Stealth bombs? Killer plagues? Don't panic, just follow the money

Now it is planes falling from the sky. On Tuesday it was "superbugs threaten return to dark ages". At the weekend it was internet thought-control menace. Last week we had killer fruit juice. The edifice of fear knows no limits, its apparatchiks know no shame.

Had the Guardian leaked yesterday's story from the US about a "stealth bomb alert" at world airports, it would have been accused of traitorously warning terrorists that the authorities were on to their new weapons. Unnamed officials were asserting "a global threat environment" related to plastic explosives hidden in body cavities and tested in Syria. Details of the cells responsible were traced by the BBC to the rightwing American Cato Institute and David Cameron's office confirmed "there are terror organisations that seek to do the UK, its citizens and its allies harm". I am sure – but why tell us now?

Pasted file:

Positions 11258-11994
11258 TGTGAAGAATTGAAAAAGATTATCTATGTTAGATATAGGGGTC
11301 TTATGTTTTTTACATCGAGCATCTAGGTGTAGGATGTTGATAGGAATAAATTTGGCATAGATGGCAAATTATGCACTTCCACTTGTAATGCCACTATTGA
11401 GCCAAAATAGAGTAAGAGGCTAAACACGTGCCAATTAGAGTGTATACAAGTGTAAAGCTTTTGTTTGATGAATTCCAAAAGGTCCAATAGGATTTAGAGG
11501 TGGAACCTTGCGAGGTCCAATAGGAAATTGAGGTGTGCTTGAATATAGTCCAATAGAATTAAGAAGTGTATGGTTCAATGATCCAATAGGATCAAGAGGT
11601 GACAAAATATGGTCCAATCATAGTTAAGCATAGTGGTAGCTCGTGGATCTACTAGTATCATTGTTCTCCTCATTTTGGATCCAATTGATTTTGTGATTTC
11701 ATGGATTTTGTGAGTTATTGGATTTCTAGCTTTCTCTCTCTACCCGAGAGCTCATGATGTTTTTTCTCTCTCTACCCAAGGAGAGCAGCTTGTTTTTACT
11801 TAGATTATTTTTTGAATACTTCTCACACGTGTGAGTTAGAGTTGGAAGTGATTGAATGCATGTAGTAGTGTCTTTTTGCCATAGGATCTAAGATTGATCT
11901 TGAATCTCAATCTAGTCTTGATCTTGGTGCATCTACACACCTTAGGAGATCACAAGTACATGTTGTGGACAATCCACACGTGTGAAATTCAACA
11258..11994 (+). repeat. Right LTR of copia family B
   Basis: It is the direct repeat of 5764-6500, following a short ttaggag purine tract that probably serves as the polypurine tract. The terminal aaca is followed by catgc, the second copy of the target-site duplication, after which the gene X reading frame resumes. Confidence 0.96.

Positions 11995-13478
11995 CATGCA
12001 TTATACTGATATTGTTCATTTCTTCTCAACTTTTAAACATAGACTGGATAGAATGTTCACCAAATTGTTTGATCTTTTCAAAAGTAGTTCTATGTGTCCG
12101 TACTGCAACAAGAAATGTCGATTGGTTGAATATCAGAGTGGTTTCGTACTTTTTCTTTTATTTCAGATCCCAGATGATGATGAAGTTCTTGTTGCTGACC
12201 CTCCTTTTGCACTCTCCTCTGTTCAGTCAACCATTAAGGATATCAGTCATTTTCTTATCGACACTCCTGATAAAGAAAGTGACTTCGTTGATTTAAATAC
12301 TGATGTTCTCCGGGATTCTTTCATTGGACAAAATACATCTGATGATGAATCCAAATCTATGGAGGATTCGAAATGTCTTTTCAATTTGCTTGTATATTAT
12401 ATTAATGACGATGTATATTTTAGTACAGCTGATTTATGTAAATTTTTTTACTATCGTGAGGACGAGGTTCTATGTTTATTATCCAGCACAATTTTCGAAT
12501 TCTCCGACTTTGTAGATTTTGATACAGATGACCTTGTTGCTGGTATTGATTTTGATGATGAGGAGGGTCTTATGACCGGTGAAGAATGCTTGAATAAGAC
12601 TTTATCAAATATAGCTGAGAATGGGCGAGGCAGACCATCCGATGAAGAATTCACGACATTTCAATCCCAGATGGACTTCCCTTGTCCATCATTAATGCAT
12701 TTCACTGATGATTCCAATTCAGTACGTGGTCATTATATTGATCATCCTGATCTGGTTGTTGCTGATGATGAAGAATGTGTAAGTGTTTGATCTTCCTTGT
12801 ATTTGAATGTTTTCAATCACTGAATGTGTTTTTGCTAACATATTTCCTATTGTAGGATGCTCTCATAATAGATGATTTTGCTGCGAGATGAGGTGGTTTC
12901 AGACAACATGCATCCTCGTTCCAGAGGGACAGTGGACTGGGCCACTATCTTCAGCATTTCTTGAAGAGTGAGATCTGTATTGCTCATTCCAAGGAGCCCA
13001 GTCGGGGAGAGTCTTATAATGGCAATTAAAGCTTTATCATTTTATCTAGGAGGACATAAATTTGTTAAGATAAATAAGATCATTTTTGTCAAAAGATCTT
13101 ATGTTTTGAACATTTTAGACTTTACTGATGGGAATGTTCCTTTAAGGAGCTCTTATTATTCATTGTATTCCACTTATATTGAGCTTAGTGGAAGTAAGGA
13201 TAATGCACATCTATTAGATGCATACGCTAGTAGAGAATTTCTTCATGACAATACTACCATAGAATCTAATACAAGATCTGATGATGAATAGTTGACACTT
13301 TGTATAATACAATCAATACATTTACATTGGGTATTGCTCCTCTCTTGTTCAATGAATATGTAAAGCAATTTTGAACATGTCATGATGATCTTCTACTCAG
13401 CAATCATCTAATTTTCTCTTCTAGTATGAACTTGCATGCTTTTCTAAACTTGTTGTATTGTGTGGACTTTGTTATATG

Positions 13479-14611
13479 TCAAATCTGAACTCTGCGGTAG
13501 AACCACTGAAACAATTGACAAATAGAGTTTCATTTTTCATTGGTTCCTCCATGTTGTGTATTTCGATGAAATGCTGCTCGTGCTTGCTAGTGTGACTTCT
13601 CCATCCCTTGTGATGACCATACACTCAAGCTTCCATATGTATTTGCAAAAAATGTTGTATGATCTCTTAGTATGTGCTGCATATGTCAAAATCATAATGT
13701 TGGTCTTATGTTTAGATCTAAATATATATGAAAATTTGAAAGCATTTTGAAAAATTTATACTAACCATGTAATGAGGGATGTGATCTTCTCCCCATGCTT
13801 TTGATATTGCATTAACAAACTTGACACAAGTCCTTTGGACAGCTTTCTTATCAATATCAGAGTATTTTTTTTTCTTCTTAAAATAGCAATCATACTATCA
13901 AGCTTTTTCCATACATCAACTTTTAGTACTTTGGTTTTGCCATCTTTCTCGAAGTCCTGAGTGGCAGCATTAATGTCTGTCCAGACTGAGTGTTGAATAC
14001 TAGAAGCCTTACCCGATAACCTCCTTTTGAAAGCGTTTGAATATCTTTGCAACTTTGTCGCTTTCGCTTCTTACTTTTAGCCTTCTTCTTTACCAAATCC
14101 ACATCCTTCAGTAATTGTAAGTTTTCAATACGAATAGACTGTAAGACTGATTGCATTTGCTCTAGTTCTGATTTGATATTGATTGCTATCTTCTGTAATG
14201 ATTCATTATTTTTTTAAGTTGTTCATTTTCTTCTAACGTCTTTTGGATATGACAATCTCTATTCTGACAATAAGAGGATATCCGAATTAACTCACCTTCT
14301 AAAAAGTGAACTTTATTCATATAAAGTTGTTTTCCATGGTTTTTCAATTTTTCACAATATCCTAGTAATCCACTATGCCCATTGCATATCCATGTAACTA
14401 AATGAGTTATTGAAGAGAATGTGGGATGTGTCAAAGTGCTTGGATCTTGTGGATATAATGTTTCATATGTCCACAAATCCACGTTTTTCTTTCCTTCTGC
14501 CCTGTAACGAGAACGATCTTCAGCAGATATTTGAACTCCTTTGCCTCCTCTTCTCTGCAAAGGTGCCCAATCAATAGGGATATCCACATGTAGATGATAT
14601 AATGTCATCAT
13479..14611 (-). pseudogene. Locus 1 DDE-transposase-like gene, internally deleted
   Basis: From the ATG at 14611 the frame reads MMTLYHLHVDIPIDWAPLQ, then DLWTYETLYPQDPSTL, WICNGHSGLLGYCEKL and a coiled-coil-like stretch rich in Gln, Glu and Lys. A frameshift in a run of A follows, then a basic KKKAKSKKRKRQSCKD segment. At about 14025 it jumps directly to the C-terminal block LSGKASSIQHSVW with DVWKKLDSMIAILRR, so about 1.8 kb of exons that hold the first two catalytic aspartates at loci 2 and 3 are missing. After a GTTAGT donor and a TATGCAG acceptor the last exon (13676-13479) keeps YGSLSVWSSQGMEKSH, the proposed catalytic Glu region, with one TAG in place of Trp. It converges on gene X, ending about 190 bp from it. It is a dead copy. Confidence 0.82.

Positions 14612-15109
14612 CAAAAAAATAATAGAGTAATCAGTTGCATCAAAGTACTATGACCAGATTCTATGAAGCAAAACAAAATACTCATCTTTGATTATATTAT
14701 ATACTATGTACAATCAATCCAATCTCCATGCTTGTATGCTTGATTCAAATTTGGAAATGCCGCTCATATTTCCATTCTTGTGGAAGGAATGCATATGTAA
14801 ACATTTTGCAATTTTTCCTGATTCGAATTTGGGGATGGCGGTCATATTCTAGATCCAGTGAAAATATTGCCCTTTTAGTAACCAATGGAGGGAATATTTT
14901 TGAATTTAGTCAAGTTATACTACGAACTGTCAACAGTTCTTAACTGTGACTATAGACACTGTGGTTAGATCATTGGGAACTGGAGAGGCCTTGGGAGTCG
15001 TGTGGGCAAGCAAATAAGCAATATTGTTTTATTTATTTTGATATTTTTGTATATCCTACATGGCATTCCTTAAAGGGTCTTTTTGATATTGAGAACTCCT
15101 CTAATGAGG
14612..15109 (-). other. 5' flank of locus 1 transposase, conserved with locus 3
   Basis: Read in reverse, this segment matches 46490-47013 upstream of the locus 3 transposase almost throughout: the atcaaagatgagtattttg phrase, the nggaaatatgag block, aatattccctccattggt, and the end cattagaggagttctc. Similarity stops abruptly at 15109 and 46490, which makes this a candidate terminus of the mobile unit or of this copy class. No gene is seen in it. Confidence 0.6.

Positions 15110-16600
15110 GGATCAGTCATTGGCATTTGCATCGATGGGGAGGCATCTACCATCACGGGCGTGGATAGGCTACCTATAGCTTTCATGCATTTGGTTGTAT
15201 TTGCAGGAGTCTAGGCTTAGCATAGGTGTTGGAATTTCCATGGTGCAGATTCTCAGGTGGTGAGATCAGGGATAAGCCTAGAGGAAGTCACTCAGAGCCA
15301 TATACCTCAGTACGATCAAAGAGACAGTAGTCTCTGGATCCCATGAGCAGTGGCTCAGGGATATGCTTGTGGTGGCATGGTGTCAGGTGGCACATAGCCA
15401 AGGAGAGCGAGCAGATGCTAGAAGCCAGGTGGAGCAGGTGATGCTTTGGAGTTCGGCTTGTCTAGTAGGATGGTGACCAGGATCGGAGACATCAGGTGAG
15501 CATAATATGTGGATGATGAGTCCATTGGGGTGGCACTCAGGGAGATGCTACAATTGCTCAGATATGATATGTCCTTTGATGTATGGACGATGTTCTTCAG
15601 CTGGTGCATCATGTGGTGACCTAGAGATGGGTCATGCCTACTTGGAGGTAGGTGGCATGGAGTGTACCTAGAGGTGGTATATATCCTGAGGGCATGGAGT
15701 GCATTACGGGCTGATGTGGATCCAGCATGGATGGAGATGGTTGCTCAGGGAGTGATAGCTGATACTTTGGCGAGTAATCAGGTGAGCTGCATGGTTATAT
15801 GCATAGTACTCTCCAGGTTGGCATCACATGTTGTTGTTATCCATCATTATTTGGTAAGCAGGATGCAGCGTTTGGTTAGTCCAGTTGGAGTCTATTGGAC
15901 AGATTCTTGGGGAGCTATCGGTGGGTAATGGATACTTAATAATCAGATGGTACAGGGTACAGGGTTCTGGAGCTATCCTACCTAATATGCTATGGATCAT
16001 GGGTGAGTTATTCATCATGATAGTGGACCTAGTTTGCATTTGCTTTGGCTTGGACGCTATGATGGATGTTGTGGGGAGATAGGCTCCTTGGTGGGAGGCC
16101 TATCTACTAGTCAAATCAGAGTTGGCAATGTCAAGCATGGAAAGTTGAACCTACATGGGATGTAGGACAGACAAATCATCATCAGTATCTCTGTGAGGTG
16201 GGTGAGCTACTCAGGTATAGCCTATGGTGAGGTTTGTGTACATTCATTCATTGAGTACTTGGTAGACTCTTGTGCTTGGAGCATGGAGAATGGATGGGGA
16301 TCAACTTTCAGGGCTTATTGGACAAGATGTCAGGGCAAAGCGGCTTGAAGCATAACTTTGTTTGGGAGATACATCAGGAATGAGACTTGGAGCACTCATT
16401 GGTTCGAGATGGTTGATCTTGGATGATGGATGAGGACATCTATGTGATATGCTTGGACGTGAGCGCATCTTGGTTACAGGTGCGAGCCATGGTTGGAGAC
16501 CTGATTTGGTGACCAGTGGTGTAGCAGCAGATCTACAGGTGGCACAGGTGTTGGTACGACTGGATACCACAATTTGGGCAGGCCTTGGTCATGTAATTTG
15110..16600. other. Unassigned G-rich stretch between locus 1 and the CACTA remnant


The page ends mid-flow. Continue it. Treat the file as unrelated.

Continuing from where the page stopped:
A day earlier Cameron was double-barrelling. He held a press conference to smother his European presidency debacle with antibiotics. Banging the drum for Britain, he trumped Jean-Claude Juncker with superbugs posing "a very serious threat. He spoke of "tens of thousands dying", of "unbelievable scenarios" and of a time when "minor scratches could become fatal if nothing is done" – that is, done by him. He said Britain had saved "billions of lives round the world" by inventing penicillin, and would do so again." He appointed a committee.

How to respond to this daily output from the fear factory? At the drop of a headline, prime ministers disappear into "Cobra bunkers", to return telling of blood-curdling threats. These are always backed by "hard evidence" from the government's two most trusty allies, the security-industrial complex and big science and/or big pharma.


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